Seems great, right? Seems like the kind of advice you get after a break-up to bolster your self-worth. Damnit – you deserve to be treated better than some ordinary schmuck. You are special.
And I get the gist of the phrase. It means you should be with someone who thinks you’re great. I agree with this. Please all people everywhere befriend, date or marry someone who thinks you are great.
Not ordinary, but special with sprinkles on top.
If you shouldn’t be with someone who treats you like you’re ordinary, then the opposite is to be with someone who treats you like you’re special. The sentiment is good – that’s not my issue. My issue is that sometimes how we define special is kind of unrealistic, and the people that expect especially special feelings of specialness are demanding (and not usually welcome at my dinner parties).
Special should mean that your partner spends quality time with you working towards a common goal of living together or having kids or getting married – whatever your relationship goals are together – and treating you with love and respect. And this happens because you are compatible as a couple. That’s special because not everyone is compatible.
Special should not mean your partner must treat you like a princess or a chosen one whose needs must be met at every turn and whose wants must be attended to post-haste. Special does not mean your partner must devote their time and energy to all things you.
Why not the me-me-me show? I thought we agreed that I’m special!
Dr. Margaret Paul, Ph.D., wrote an article, The Need to Feel Special, which states the difference between wanting to feel special in a healthy way (making yourself feel special, rather than relying on others to do this for you) and wanting to feel special in an unhealthy way (assuming someone else is responsible for making you feel special by demanding their attention, compliments and time). The likelihood of having successful romantic relationships is low if your expectations are unrealistic, and asking someone to treat you like you are exceptional all the time is definitely unrealistic.
If I may translate into layman’s terms: Making others bow before you is pure crazy time. Stop it.
Do you see, hear and read what I see, hear and read?
The flip-side to my concern is that we seem to be hating on ordinary. What’s wrong with ordinary? And why are we so hell bent to be anything but? L’amour, folks. Movies, music and popular fiction tell us that without being special, we will not be loved.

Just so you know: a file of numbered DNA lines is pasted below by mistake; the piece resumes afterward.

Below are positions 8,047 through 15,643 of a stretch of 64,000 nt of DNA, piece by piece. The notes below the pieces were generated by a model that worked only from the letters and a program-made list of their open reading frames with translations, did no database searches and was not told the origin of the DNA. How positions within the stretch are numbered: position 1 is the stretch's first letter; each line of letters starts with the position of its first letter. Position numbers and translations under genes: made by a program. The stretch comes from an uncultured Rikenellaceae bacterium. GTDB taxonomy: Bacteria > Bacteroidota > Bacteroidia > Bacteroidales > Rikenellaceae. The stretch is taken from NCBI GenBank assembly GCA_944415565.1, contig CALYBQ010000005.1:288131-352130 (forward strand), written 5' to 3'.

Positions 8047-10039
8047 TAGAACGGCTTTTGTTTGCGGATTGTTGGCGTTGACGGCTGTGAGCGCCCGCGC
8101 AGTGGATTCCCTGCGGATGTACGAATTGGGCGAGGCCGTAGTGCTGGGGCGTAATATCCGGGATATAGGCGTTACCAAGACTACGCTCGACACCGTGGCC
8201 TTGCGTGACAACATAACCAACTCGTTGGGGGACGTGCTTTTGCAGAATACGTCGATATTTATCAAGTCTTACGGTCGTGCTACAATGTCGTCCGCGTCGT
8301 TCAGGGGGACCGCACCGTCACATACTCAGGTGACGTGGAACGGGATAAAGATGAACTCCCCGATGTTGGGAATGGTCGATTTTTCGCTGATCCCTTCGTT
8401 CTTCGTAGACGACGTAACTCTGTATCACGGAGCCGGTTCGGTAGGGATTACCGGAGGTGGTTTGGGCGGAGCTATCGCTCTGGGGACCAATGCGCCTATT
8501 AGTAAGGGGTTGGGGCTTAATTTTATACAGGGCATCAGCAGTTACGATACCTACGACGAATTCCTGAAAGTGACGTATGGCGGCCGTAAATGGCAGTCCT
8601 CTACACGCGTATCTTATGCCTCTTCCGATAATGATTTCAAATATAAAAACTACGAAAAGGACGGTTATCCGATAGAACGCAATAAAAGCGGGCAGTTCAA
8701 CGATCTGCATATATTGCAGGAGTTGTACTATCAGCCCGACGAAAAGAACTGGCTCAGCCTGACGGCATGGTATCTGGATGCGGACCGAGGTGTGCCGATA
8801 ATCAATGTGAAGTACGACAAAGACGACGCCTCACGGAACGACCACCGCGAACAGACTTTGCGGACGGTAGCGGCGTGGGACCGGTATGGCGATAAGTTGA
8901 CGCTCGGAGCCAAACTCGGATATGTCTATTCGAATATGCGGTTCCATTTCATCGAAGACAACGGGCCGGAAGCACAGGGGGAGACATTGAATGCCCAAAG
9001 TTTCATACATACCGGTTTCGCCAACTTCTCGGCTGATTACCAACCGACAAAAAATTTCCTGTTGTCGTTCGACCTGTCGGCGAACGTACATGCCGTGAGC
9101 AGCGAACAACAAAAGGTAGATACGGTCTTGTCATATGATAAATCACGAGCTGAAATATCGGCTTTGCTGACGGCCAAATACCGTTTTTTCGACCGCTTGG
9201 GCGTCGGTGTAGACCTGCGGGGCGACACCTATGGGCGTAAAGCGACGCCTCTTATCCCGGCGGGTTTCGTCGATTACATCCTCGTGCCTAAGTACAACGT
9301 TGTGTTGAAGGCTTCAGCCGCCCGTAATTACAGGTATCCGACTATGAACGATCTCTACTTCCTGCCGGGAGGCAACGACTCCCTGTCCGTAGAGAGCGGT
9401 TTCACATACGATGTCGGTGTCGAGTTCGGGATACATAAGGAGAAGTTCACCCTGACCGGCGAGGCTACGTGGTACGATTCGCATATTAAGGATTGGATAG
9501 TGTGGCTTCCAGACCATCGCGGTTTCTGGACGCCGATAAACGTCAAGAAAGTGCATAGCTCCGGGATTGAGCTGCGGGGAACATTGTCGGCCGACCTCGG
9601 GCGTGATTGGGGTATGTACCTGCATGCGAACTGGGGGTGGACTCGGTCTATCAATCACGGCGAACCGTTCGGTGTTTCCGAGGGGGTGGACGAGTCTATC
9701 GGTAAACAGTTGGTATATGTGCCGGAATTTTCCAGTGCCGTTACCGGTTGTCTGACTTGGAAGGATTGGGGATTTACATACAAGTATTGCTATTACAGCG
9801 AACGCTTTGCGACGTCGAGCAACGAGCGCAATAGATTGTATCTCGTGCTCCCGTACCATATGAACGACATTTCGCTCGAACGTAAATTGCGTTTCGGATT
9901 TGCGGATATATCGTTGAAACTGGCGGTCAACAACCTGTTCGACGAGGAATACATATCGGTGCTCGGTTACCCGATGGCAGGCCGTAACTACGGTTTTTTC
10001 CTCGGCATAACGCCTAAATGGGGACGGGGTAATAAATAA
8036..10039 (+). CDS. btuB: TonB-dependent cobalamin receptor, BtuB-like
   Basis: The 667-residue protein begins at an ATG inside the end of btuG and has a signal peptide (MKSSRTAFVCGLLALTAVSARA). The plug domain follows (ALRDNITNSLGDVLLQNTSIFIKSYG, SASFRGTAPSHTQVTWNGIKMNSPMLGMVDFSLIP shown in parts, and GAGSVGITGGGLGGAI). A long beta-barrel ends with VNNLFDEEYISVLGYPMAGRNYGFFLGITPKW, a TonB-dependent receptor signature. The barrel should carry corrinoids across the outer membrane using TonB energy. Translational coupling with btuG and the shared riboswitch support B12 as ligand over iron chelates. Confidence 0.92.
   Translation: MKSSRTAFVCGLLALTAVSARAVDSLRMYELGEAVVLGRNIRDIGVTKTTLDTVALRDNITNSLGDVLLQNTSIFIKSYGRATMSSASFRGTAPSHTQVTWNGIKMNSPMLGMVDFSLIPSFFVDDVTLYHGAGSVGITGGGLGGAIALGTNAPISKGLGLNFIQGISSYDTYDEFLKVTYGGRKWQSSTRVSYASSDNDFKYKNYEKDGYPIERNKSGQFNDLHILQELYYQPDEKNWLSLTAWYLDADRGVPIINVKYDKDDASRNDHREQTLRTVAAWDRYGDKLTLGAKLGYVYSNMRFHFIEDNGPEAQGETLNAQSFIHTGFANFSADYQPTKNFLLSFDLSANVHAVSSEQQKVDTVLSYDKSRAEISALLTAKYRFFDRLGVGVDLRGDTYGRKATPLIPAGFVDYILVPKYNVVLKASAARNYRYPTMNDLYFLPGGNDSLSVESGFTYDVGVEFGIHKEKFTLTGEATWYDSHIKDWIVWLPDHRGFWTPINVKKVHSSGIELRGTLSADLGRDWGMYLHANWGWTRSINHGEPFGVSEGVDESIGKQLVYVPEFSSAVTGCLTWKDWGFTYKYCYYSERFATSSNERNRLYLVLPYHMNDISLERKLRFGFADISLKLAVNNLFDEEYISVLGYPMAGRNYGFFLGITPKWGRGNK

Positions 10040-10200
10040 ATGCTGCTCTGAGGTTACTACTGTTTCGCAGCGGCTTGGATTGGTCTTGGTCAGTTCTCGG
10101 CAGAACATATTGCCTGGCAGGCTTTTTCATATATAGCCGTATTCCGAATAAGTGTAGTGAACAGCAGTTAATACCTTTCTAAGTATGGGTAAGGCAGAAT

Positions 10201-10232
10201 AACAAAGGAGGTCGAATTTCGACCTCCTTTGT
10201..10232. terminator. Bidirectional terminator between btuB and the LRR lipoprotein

Let’s start with the movies. Does the ordinary girl or guy get the guy or girl? Yes, but not until she gets a make-over and he accomplishes some sporty/brainy coup. Before the transformation, they are typically ignored or bullied. So that tells us that ordinary isn’t good enough, and if ordinary isn’t good enough then we can’t reasonably accept being treated as such.
Let’s look at music. Does the ordinary person inspire lusty lyrics? No. Unless in video form, she gets a make-over (think of the emblematic librarian undoing her bun to release a sex kitten) and he accomplishes some singing or dancing coup. Again, ordinary isn’t good enough.
Let’s look at popular fiction. Do ordinary characters instigate adoration? In The Hunger Games and Harry Potter, both main characters are normal looking. They are pretty much ignored and taken for granted, until she (Hunger Games) gets a make-over and he (Harry Potter) accomplishes some magic coup.
So I get it. Everything we see, hear and read tells us that ordinary isn’t good enough.
But at the end of the day …
You are, like me and most other people, ordinary. We are not movie characters, song inspirations or novel heroines. We are just ordinary folks with ordinary jobs eating ordinary meals with our ordinary family and friends. And there is nothing wrong with that.
I am ordinary. I do not have extra limbs, super powers, or skills that make me above average. I am not royalty. I have never accomplished a coup of any kind. I’ve never even had a make-over. And I don’t want to be treated like I am some extra super-duper magical piece of exceptional specialness waiting to be unwrapped and fawned over. It’s naïve and unsustainable and creepy.
I want to be treated with love and respect. I want someone to enjoy my company and look forward to spending time with me. I want someone to love me for who I am – my highs, my lows, my quips, my quirks. I want someone to laugh at my jokes and not care when I wear my ugly green shorts that I should throw away but won’t because they are too comfortable. And I’ll return the favour.
For a regular ‘ol non-special human being, I think that’s pretty special.